Situated on the southern end of downtown Columbus, German Village is one of the most atmospheric neighborhoods in the Midwest. Originally built by German settlers in the mid-1800s, the lovingly restored brick houses, shops, streets and sidewalks are full of historic charm and modern swank. Once you get there with a short walk or drive from downtown, the CBUS circulator or CoGo Bike Share, you will want to explore the neighborhood on foot. Immediately west of German Village, primarily oriented along High and Front Streets, is the Brewery District. Originally built by the same German settlers, this was an industrial hub of the city’s historic beer scene, and is now full of lively entertainment and dining options like Arepazo Tapas and Wine, South American-inspired cuisine with brick walls and wooden tables.
German Village was settled in the early-to-mid-19th century by a large number of German immigrants, who at one time comprised as much as a third of the city’s entire population. It was added to the National Register of Historic Places in December, 1974, becoming the list’s largest privately funded preservation district, and in 2007, was made a Preserve America Community by the White House. In November, 1980, its boundaries increased, and today it is one of the world’s premier historic restorations.
By 1830, massive German immigration to the city had occurred. The most influential German newspaper in 1843 was Der Westbote. Many would serve in the American Civil War, thus gaining the universal respect of the local citizens. By 1865, one-third of Columbus’s population was German and the community was flourishing. They built up the local neighborhood, including many businesses, such as Hessenauer Jewelers and Lazarus Department Stores, schools, and churches, such as the Ohio-historic St. Mary’s Catholic Church, built in 1865 and adorned with a 197-foot steeple in 1893. German-American George J. Karb became mayor of the city, twice, at the end of the 19th century and again in the early 20th century.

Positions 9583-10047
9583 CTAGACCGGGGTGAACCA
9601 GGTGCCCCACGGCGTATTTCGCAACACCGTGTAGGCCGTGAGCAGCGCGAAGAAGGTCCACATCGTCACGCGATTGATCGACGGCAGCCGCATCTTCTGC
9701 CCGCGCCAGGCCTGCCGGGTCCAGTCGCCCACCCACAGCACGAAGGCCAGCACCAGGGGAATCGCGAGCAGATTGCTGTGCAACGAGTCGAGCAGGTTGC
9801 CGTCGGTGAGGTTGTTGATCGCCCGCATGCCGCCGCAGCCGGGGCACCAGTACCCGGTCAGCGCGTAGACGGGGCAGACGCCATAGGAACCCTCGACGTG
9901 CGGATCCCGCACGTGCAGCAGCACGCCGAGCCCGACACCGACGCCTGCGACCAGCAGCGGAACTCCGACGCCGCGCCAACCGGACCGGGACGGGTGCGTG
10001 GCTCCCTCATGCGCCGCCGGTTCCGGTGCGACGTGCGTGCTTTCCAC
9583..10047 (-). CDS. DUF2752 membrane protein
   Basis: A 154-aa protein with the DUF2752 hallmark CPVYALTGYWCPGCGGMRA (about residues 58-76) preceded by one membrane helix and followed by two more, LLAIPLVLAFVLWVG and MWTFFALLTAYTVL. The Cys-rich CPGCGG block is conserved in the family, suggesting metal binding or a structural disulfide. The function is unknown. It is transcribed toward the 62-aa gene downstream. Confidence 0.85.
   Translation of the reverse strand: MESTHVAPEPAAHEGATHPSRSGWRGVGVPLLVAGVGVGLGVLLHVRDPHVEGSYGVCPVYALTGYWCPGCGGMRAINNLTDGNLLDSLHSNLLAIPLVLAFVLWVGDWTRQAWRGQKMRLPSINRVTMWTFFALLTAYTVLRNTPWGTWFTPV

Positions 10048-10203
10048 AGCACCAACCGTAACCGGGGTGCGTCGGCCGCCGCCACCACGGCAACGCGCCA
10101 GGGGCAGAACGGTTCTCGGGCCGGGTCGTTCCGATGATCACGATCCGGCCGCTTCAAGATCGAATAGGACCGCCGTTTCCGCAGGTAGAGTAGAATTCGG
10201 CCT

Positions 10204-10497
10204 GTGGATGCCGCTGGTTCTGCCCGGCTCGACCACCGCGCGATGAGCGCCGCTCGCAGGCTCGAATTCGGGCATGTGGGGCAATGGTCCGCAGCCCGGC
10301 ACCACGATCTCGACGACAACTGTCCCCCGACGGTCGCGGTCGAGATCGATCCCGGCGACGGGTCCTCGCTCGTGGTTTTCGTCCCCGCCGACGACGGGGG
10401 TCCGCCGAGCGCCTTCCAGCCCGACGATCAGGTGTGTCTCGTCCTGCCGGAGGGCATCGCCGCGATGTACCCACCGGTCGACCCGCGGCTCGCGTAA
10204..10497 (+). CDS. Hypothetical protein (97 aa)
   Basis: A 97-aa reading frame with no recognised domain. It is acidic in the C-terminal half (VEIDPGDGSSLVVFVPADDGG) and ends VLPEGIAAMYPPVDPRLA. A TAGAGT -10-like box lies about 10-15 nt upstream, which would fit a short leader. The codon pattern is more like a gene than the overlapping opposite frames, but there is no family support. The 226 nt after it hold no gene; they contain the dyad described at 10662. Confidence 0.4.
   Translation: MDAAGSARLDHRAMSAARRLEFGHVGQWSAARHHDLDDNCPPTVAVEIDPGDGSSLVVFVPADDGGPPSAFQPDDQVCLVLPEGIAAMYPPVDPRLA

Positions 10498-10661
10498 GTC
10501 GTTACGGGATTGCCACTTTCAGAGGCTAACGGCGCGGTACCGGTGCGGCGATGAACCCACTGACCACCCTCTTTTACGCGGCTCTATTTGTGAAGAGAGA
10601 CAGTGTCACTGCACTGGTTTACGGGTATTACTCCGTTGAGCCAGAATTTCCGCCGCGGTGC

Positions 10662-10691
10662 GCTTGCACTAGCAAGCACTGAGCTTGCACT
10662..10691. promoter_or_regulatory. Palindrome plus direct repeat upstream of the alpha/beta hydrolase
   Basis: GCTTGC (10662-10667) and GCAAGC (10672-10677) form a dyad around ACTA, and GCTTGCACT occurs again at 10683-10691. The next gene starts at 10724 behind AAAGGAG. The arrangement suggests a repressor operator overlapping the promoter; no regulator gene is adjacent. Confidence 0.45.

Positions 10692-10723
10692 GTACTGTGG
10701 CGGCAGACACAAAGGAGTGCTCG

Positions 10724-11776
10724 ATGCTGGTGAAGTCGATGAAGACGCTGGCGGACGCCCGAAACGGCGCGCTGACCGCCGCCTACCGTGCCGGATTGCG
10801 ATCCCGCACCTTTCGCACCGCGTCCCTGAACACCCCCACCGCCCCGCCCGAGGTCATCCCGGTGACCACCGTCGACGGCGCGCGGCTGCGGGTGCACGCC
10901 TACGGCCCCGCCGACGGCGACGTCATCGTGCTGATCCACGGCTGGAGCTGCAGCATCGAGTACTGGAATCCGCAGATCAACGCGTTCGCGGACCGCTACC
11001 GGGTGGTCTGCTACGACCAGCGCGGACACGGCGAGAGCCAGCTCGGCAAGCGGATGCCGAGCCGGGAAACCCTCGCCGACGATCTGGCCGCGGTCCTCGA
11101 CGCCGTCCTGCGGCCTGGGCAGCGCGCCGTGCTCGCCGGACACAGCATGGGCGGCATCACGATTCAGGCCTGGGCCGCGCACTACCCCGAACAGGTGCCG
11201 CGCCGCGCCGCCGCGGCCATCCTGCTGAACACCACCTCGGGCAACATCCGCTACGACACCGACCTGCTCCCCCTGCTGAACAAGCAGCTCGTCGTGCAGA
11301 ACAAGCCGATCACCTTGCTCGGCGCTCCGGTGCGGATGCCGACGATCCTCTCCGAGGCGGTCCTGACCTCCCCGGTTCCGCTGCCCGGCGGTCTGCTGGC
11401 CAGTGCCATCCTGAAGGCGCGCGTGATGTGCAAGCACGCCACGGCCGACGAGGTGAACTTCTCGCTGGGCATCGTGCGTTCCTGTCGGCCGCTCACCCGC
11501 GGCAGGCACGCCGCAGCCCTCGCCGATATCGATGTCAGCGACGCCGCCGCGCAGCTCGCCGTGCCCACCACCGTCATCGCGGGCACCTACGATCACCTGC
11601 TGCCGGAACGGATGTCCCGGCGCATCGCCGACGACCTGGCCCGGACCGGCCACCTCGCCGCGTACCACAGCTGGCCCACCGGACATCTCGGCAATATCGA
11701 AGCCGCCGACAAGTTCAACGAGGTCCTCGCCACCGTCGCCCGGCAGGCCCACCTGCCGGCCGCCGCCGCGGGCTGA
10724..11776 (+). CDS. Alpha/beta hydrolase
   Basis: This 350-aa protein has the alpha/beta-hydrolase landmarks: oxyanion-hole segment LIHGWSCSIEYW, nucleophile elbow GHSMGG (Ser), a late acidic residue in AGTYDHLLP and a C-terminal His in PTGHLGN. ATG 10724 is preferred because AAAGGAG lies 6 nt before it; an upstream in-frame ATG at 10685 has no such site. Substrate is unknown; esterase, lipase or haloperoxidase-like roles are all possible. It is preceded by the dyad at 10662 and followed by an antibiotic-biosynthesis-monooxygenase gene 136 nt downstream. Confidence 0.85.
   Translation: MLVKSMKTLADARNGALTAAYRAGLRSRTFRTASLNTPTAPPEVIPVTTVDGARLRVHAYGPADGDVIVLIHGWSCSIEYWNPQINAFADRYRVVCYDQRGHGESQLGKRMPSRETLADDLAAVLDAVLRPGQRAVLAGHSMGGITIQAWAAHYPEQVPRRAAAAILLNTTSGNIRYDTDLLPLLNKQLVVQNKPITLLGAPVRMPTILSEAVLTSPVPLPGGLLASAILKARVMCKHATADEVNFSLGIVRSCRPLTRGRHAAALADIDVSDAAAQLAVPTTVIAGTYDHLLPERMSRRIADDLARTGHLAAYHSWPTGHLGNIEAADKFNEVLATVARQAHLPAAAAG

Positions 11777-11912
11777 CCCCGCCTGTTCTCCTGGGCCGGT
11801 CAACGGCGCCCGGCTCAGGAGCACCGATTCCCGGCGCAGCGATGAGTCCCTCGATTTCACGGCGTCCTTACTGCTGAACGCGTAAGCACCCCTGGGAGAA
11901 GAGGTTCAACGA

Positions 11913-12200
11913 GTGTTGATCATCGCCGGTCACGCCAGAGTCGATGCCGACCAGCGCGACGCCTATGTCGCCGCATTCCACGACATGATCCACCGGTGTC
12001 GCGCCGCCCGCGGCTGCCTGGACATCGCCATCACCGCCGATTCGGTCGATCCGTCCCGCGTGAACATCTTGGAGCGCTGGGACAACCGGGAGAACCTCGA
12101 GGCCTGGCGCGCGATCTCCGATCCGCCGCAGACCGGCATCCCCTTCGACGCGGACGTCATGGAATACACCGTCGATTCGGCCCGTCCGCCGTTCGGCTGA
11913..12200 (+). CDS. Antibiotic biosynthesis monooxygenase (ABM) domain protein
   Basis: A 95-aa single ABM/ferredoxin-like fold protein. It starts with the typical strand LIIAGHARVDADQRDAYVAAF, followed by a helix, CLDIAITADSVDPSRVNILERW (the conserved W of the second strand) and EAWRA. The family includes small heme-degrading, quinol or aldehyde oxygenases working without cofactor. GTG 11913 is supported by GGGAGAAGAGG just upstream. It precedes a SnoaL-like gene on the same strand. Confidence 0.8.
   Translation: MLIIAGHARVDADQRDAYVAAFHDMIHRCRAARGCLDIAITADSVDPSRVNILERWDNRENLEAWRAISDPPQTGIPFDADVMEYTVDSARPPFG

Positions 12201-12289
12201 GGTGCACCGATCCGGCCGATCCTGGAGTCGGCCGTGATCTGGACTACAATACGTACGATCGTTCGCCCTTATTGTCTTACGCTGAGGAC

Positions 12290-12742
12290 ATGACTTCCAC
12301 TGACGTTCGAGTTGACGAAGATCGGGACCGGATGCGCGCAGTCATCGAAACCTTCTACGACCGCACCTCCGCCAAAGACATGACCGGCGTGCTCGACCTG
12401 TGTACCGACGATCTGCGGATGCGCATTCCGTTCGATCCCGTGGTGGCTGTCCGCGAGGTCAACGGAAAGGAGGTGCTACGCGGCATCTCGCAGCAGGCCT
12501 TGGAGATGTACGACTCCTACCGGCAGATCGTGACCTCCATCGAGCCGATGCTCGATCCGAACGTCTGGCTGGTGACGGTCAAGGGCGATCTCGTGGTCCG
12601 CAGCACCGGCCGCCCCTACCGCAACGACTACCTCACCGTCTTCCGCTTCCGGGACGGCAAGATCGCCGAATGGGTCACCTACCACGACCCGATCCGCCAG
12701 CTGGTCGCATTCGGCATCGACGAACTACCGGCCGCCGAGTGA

During the early 20th century, the south end saw newcomers from Eastern Europe aside from German immigrants, resulting in brother neighborhoods such as the Hungarian Village. The local schools the German immigrants constructed and managed were so superior that English-speaking residents of Columbus chose to attend them, such as one that once stood at Fulton Street east of S. Fourth Street. Concerned citizens managed to save its historic architecture from demolition in the 1960s by lobbying for a local commission, the German Village Commission, to have power over external changes made to buildings and by getting the area listed on the National Register of Historic Places in 1975. As at 2009, the German Village Society has over 1,000 preservationists who maintain the historic quality of the buildings and neighborhood, and German Village is considered one of the most desirable areas to live in the city.
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